Facilitating Trade by Advancing Electronic Customs Procedures

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Clearing goods at customs originally meant a lot of bureaucracy and paperwork. For many countries this is still the case today. In the EU, electronic customs procedures are already the norm. However, they vary from country to country and a large number of contact persons makes the clearance of goods unnecessarily burdensome. In the digital age, responsibilities should be more centralised and custom procedures further digitalised.

Electronic customs processes are already the norm in the European Union. But even in this single customs area, there are 28 different IT customs systems. In addition, dispersed responsibilities complicate the import and export of goods: customs declarations and Value Added Tax (VAT) declarations, for example, are not regulated by the same administrative office.

Facilitation of Just-in-Time Deliveries

Speed is becoming more crucial in trade and commerce. Time is a key cost factor and affects the competitiveness of companies. Today, companies can rarely store all the thousands of individual parts for complex goods such as computers, vehicles, and aircrafts themselves. Rather, they use regional warehouses from which they call up just-in-time deliveries as needed. If the warehouse then receives a delivery order, the goods can be delivered without unnecessary delay. Modern customs systems need to function as digitalised and paperless as possible. In this way, just-in-time deliveries can be better organised, and storage costs can be reduced.

Ensure Electronic Customs Processes in the EU and Worldwide

In the EU, the Commission’s e-Customs Decision, the Modernised Customs Code (MCC) and ultimately the Union Customs Code (UCC) paved the way towards modernised customs systems. However, in 2018, the European Court of Auditors (ECA) found that the implementation of the new IT systems for the Customs Union suffered a series of delays. Thus, some of the key systems will not be available at the 2020 deadline set in the UCC. For EU businesses engaged in cross-border trade this means considerable legal and planning uncertainty, which entails unnecessary costs.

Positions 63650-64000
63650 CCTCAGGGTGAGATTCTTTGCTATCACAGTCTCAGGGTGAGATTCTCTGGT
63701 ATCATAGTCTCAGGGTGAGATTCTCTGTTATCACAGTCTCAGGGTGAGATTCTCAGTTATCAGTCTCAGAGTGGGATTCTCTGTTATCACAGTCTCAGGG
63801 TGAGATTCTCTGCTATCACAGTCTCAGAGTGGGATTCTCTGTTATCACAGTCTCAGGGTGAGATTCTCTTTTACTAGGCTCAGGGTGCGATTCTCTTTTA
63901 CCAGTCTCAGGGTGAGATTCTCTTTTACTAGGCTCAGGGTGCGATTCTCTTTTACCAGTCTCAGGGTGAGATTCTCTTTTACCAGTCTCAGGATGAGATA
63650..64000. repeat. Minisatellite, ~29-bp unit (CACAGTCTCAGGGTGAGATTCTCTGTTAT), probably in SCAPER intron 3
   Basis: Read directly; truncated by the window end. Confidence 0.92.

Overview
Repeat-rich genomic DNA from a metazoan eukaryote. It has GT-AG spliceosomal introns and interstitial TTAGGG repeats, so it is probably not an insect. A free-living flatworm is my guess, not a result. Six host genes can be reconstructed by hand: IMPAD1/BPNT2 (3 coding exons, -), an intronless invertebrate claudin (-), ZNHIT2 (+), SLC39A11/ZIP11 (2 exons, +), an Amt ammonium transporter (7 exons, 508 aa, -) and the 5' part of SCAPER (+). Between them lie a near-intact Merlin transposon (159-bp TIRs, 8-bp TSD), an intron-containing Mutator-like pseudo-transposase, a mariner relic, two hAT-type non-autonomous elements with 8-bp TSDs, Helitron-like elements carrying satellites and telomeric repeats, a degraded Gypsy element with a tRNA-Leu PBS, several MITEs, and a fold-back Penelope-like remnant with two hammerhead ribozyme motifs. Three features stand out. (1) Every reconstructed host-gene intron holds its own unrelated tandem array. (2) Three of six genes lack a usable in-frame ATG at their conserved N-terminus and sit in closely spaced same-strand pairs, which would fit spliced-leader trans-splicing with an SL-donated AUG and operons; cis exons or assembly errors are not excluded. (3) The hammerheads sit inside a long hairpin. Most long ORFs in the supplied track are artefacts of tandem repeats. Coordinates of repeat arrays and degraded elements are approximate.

Despite these delays, the EU is way ahead of many other countries in modernising its customs processes. To facilitate trade worldwide, electronic customs procedures should become the norm globally. The Trade Facilitation Agreement of the World Trade Organization (WTO) aims precisely at this. The agreement, which came into force in March 2017, promises considerable trade simplification. According to the Gesellschaft für internationale Zusammenarbeit (GIZ), global trade costs can be reduced by 12.5 to 17.5 percent if implemented successfully, with corresponding positive effects on poverty reduction and employment. In addition to the cost-reducing effect, trade facilitation measures have a positive impact on issues such as food security, rural development, consumer protection, investment promotion, and good governance. Developing countries must be supported with the technical implementation of these measures.

Developed countries and companies have therefore committed themselves to the "Global Alliance" initiative to promote capacity building in developing and emerging countries. The aim is to create more efficient and cost-effective customs processes within the framework of the WTO Agreement – for example through reliable customs information or electronic pre-notification procedures. The Federal Ministry for Economic Cooperation and Development (BMZ) promotes the development of electronic customs clearance through GIZ projects in these third countries. For their part, companies contribute their technical expertise by describing the challenges of customs clearance in individual countries and by supporting the preparation of training materials. The BDI is supporting this project since 2016.

One-Stop-Shops and Centralised Clearance

One-stop-shops and centralised clearance would also greatly facilitate trade: the importer would then only have to contact a central customs office to complete all formalities, including VAT. The administration would be able to send all data to all other administrative offices without any problems and in a timely manner. This would especially help small and medium-sized enterprises, which suffer considerably from administrative burdens. When companies enter foreign markets for the first time, a single point of contact is a significant simplification. For state authorities one-stop customs clearance would be an advantage, as well. In this way, it can be determined quickly and effectively whether all documents have been delivered.